Missouri Sports betting Guide
Since the repeal of the PASPA back in May 2018, a wave of sports betting changes has been leading to regulation of sports betting across different states in the nation. So far, however, Missouri isn’t part of the movement yet. Despite that, it doesn’t mean that the final nail in the coffin has been hammered yet. A couple of state lawmakers have been fighting tooth and nail by tabling proposals since 2018 in a bid to join the sports betting bandwagon.
While no bill has been passed into law yet to regulate the activity, many are still optimistic that sports betting will be legal in the state of Missouri soon and follow example of the New Jersey sports betting success. Here is a quick guide that will give you more insight on the progress that has been made so far, the setbacks that have slowed things down and what we expect in the near future.
History of Sports Betting in Missouri
Sports betting in Missouri has always been categorized as illegal, even though many other forms of gambling are now legal and state-regulated. If you look back to the early 1800s, the gambling industry was thriving with riverboat casinos and 20 horse racing tracks which took wagers. This lasted until the end of the century, but things changed at the beginning of the 20th century. All forms of gambling were declared illegal in Missouri.
Hope was however rekindled when horse racing was revived in 1994, even though on a restricted level. For instance, at that time, off-track betting wasn’t allowed unless there was a live horse race. These milestones would turn out to be the initial steps in the long quest legalization of gambling in the state. However, with the federal government passing the PASPA (Professional Amateur Sports Protection Act of 1992, which outlawed betting on sports, the sports betting industry stagnated for nearly two decades.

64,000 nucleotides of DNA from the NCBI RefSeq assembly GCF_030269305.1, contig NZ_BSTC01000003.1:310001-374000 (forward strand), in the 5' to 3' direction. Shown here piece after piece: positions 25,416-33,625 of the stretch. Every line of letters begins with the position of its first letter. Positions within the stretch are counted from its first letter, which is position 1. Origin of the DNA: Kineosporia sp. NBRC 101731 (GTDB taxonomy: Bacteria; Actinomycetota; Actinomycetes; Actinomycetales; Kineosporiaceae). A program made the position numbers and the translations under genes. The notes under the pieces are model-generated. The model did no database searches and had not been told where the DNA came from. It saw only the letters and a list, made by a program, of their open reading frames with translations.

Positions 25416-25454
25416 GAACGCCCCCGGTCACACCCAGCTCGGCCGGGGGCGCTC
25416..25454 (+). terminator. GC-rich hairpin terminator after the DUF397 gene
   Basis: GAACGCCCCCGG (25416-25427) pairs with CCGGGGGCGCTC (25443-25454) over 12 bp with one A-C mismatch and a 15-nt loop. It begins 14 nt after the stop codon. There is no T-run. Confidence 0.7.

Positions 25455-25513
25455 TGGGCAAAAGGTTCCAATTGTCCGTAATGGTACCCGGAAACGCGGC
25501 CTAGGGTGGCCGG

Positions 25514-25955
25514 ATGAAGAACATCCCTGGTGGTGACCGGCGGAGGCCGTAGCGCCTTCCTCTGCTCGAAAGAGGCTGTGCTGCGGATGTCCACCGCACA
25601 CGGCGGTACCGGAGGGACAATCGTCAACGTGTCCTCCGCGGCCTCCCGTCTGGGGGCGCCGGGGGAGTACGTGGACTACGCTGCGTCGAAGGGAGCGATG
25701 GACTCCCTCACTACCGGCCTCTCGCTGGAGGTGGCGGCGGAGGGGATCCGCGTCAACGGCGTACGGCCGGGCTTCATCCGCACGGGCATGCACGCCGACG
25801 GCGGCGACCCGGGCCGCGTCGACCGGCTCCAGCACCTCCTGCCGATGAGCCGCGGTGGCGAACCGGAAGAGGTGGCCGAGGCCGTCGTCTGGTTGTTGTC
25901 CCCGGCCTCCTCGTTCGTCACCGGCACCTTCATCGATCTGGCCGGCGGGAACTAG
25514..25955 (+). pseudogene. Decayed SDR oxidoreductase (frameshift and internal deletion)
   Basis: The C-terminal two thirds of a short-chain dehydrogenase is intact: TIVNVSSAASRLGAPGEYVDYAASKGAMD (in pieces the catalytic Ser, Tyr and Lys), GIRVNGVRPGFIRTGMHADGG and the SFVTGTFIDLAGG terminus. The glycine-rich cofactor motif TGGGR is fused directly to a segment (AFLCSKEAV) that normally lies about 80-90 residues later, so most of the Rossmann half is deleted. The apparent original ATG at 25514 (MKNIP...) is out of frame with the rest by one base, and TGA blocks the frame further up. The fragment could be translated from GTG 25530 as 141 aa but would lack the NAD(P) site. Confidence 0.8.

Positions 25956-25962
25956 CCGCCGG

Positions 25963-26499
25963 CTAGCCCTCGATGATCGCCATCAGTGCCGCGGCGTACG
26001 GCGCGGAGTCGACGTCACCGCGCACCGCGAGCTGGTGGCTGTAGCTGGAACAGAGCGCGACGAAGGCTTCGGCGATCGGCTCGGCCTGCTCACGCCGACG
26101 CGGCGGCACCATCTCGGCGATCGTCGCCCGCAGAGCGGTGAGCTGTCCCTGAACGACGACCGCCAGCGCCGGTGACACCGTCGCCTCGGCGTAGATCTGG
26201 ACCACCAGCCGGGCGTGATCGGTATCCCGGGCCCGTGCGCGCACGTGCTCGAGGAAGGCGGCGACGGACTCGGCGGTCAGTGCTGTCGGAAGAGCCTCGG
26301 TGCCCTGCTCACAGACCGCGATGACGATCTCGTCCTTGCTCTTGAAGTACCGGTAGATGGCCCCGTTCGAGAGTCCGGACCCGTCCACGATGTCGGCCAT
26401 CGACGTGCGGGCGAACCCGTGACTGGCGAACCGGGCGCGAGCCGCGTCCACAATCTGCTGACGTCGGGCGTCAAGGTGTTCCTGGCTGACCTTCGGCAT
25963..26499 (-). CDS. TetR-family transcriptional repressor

Up until today, its sports betting is not legal yet in Missouri, but plenty of attempts have been made to try and license and regulate retail and online sports betting. In January 2016, steps towards legalizing sports gambling were seen when representative Scott Fitzpatrick introduced an HB1941 bill to legalize Daily Fantasy Sports. This prompted lawmakers to consider issues like possible taxations surrounding Daily Fantasy Sports in the state.
Later that year in June, Governor Jay Nixon signed the Missouri Fantasy Sports Consumer Protection Act, HB1941 into the law. The bill allows the Missouri Gaming Commission to license and regulate the Daily Sports Football throughout the state. The required licensing fee was at $50k plus a tax rate of 11.5% of the gambling revenue.
2018 to Date
In February 2018, Bart Korman the HB2320, a bill that was meant to allow sports betting on academic and professional events. The bill would also allow licensed riverboat operators to offer the sports betting services, but on the condition that the PASPA is repealed.
In March the same year, another lawmaker, Senator Danny Hoskins, proposed an amendment of the SB767 so that sports betting is legal in the state. The bill only wanted to legalize Video Lottery Terminals, though the same senator later amended the bill aiming to allow riverboat casinos also to offer sports wagering services as well. This bill would furthermore enforce a 12% tax on gambling revenue on sports betting plus a license fee of $10000.
By December 2018, Hoskins pre-filed Senate Bill 44before the 2019 regular session so that riverboat casinos could regulate sports betting through interactive channels. The bill wanted licensed facilities to offer sports to players who are located within the state. The new SB44 would enforce a 12% gross tax and an extra 2% fee. For licensing, on the other hand, the bill proposed a licensing fee of $10000 with a $5000 yearly renewal fee.
In the same month, HB119 was pre-filled before the 2019 legislative session to legalize sports betting. HB119 proposed an integrity fee of 0.75% turnover for sports leagues and an extra 0.25% turnover, for all the bets placed on the Division one basketball and NCAA football. Operators were also required to pay an additional 6.25% gross win tax plus a $5 yearly fee for five years with a $10 payable at the end of that period.